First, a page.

Oh, thanks for bearing with us. We're in contact with Gian and trying to troubleshoot. Hopefully she will be back up and on here shortly. In the meantime, I see there are some people sharing some resources, which I love to see. That's what PEAT is about, collaborating and sharing resources. I encourage people to use this down time to get on the chat box and maybe share some information and tips, best practice or resources that you may be able to find.

Gian has joined the conference.

It sounds like we have Gian back. Are you there?

Yes, I'm here. Can you hear? 

Yes, we can hear you loud and clear. 


So I'll let you continue. 

All right. I don't know what happened. My phone was still working apparently. So, yeah, I do apologize about that. So the last thing that I think I was talking about was this table. And so, really, the reason that we use this table here is to emphasize the heading. And the heading is additional information is available specifically for and we've done that by giving that heading a background. And so therefore, it looks like it's the heading for the contact (inaudible). 

Once again, this is something that you can do with (inaudible), but it is sometimes a lot easier to do with tables. This here is — 

(PHONE RINGS) I'm sorry I can't take you call right now. If you would give me just a few minutes.


Gian, I'm not sure what that was, but I heard that dial in, which shouldn't be in presenter mode. But let's hope that was the last one. Continue. 

Very strange. Okay. So this is a table that, once again, has the heading "2016," with that dark gray background, and then it has three columns. The first column is the date, the second column is information about particular events, and the third column is the location. So a table has been used here just to lay out the content so that everything is aligned properly, because if you just had those three pieces of content one after another, then it would not necessarily aligned properly. So once again, this is something that can be done with Star shoot but it's often a lot easier to do with tables. Okay. Let's talk about other issues with tables. A couple of contrasts is a big thing. It's really important that if you use those background colors or use different colors in your table, which I do encourage you to do, but you need to make sure that it meets both the color contrast requirements. 

So this here is the Paciello Group's Color Contrast Analyzer. And what you do is you select a little eye dropper on the right-hand side here, and that will choose the color that you want to test, and then the results appear at the bottom. So we'll go through this in a little bit more detail. This is some content from the PEATWorks website. The background is a green, like a pea green, and the text is black. So we can see that.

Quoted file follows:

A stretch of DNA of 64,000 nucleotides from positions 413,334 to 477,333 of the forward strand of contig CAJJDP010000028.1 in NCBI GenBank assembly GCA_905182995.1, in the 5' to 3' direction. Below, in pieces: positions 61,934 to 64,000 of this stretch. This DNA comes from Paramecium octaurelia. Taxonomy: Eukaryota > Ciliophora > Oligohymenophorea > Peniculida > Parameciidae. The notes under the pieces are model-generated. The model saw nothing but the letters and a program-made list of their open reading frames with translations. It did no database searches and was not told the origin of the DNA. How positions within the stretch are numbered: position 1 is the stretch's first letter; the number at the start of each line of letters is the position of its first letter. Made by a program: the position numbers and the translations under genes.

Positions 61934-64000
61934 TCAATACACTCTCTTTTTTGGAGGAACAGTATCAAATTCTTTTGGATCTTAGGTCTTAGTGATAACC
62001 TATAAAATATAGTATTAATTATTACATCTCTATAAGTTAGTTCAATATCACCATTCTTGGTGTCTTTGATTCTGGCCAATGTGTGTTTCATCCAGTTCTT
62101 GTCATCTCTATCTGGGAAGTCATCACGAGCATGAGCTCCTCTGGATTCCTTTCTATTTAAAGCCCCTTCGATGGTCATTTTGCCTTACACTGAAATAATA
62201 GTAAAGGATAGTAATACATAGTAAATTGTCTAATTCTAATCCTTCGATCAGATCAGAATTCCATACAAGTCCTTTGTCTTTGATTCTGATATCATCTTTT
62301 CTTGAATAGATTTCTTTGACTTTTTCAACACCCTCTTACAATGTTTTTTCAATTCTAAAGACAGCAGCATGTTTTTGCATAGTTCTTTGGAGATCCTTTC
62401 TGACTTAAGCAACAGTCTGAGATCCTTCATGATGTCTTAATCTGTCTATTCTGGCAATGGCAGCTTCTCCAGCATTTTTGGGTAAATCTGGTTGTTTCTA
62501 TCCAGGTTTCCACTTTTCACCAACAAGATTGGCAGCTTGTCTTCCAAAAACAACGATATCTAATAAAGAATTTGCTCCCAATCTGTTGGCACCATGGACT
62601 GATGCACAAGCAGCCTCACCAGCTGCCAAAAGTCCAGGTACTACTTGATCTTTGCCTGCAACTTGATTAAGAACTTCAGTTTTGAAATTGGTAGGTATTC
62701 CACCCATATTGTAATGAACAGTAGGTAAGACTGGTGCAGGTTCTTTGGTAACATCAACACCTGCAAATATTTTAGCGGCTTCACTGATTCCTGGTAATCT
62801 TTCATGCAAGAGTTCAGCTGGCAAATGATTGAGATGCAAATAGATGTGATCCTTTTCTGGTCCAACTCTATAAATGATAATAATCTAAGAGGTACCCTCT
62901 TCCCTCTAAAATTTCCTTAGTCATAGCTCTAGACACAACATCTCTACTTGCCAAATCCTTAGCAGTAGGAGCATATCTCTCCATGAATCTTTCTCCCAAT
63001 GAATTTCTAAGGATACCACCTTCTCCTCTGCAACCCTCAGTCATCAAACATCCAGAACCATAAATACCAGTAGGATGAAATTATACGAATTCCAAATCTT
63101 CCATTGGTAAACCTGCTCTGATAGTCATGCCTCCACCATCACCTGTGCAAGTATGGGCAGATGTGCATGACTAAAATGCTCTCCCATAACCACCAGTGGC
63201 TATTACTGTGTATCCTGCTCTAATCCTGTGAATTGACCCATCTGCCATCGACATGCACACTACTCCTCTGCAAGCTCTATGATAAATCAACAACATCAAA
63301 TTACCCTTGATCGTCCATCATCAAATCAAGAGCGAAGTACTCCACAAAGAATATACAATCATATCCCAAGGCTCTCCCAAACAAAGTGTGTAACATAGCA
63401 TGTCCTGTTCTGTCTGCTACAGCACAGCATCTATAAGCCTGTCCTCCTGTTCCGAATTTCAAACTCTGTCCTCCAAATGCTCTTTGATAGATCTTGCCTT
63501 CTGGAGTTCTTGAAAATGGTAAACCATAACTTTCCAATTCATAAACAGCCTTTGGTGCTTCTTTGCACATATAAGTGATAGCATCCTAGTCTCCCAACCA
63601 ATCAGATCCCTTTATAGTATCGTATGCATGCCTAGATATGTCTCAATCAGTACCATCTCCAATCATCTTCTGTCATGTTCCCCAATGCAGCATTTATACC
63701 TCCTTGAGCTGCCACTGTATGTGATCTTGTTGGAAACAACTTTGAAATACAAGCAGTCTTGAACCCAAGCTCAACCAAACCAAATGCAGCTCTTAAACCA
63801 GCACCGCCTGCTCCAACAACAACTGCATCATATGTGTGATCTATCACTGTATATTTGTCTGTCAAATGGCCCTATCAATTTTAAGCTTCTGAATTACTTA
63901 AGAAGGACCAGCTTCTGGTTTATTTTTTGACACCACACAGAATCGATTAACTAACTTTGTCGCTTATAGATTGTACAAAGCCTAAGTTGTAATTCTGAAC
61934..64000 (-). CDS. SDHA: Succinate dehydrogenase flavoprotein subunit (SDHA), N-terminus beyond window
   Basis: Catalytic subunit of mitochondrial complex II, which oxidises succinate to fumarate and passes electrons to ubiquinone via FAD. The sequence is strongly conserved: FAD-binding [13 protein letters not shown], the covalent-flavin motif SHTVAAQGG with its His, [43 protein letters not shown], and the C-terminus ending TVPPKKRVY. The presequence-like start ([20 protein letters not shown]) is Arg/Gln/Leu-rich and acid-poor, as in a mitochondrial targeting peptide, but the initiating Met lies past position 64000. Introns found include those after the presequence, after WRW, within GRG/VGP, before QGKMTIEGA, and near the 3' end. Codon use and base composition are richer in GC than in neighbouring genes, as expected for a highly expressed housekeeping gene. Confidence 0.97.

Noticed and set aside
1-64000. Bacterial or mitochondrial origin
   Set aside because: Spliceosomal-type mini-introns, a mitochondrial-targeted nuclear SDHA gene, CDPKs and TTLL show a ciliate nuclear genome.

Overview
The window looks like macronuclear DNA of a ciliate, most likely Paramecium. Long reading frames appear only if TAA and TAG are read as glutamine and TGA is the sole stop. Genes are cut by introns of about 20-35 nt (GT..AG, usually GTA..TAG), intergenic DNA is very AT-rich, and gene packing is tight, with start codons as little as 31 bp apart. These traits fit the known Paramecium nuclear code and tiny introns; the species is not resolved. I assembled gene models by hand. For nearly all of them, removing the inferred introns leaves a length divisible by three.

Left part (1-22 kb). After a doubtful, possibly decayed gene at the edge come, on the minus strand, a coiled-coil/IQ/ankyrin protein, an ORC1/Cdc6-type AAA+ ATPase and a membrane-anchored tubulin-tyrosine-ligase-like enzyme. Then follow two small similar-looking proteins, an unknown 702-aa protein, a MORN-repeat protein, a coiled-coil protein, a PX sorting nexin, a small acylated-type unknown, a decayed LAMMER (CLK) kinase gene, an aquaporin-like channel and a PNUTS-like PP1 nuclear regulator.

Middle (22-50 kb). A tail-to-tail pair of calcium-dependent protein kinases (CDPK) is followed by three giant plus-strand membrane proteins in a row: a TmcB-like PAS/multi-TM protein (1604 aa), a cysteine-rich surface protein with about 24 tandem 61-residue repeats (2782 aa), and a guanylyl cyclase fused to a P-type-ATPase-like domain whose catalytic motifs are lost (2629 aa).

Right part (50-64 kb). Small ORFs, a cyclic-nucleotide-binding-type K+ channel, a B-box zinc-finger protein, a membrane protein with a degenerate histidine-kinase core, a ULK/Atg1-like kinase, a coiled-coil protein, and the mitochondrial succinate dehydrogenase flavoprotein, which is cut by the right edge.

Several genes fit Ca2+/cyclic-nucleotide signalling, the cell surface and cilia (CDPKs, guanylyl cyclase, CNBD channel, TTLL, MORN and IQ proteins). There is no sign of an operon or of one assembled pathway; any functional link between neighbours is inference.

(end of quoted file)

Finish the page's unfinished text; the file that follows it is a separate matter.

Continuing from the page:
If you go down to the bottom you can see that the color contrast, there are two options. There's Pass at AA and Pass at AAA, and that is relevant for small text, which is the small text outlined there. And you can see on the right-hand side that it also passes at AA and it passes the triple A, and that's about the large text. So there are actually different color requirements for the small text and large text, and this analyzer covers both. The other thing that you need to be aware of is using color or shading alignment to convey information. You can certainly use color and shade to emphasize the information, but you need to make sure that the information is here. 

So these are product specifications for two different items, and where the items are different, they actually have colored the background of the cell light blue, so otherwise the background of the cell is one. Now this actually is accessible because you can tell just by looking at the content that there's a difference between the two items. So the first row is in white and it says "Warranty terms, parts," and for both items it's one year. The second row is "warranty terms, labor." It's also in white, and the terms are one year. And then the third row is height, and it's in blue. And the first item is 5.63 inches, and the second item is 5-5/8. So once again it's just emphasizing the difference, but it's also in text so everyone can access it. 

And it's important to know that screen readers don't actually range changes in color or text or table backgrounds or things like that, so that's why you can't rely on that alone. The other thing is you really shouldn't use shapes alone to convey information, such as stars or bullets or crosses. So this is a table about venues that are available at each venue. So the Bills Vanina Sports Pavilion has one number of bookable spaces, maximum capacity of hundreds of people, and then it has a check under full kitchen. It doesn't have a check on the kitchenette. It doesn't have a check under the hearing loop. It does have a check under accessible toilet. It doesn't have a check under equipment. And it does have a check under on-site parking. But usually you can look at that and say the building as a venue has one bookable space, maximum capacity of a hundred, has a full kitchen, accessible toilet, and on-site parking. 

However, those checks, it depends what they are, if they're images that can actually to say, yes, it does, this content, this is here. But if they're (inaudible) or they're some kind of (inaudible), they won't necessarily get read to a screen reader. And the other problem with this particular table is it doesn't tell you — there's no content [BREAK IN AUDIO] in that instance is actually put that content in the data cell.